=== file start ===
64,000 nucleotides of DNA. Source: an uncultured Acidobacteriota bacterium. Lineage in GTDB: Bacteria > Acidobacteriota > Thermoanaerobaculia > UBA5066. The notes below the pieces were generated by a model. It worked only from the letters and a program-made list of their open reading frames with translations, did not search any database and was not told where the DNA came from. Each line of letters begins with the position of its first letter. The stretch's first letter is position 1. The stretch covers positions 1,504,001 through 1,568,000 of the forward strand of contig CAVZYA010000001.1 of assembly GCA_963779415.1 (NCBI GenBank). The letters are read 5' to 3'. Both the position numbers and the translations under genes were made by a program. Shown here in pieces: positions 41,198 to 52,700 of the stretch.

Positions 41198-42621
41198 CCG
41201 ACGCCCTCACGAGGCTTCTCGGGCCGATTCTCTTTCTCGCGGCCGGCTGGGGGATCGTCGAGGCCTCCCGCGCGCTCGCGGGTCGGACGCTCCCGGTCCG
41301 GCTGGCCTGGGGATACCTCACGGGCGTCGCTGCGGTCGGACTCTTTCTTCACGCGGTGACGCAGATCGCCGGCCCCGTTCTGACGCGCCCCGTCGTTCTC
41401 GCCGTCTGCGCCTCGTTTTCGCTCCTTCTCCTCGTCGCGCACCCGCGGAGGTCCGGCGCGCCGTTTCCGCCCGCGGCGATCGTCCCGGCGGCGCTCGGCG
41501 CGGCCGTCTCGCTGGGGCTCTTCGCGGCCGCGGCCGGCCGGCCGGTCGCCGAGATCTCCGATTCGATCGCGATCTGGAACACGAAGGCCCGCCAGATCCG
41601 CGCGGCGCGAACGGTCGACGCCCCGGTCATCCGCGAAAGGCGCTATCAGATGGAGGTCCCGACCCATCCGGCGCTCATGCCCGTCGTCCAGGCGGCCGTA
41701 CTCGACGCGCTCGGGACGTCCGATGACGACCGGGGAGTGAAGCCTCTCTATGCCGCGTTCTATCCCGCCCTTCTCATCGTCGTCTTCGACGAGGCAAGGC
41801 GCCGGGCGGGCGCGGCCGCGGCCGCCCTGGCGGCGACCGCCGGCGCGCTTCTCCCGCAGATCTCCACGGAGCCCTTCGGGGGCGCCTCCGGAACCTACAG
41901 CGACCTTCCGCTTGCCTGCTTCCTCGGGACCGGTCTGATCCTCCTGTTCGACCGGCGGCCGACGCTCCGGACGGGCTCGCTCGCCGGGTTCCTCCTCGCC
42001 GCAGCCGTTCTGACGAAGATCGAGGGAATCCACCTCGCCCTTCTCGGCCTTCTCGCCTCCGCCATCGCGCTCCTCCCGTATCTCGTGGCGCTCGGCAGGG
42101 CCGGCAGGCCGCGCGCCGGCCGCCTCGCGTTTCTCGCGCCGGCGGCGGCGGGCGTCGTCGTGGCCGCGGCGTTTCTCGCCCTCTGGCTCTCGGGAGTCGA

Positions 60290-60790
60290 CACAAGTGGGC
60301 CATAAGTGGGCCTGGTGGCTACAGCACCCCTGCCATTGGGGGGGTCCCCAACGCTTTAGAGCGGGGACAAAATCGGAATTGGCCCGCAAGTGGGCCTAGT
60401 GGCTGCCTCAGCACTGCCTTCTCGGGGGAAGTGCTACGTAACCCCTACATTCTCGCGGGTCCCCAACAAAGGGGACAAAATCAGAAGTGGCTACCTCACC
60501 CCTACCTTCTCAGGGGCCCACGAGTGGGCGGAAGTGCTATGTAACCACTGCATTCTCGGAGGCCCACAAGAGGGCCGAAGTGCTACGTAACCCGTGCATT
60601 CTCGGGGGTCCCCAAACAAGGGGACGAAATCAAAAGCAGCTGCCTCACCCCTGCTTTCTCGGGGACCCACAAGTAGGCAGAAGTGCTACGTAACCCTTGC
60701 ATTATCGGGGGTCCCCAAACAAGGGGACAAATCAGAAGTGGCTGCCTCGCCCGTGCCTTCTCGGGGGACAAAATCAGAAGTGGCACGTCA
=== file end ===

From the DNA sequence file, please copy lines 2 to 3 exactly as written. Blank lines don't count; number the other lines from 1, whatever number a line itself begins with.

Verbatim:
Positions 41198-42621
41198 CCG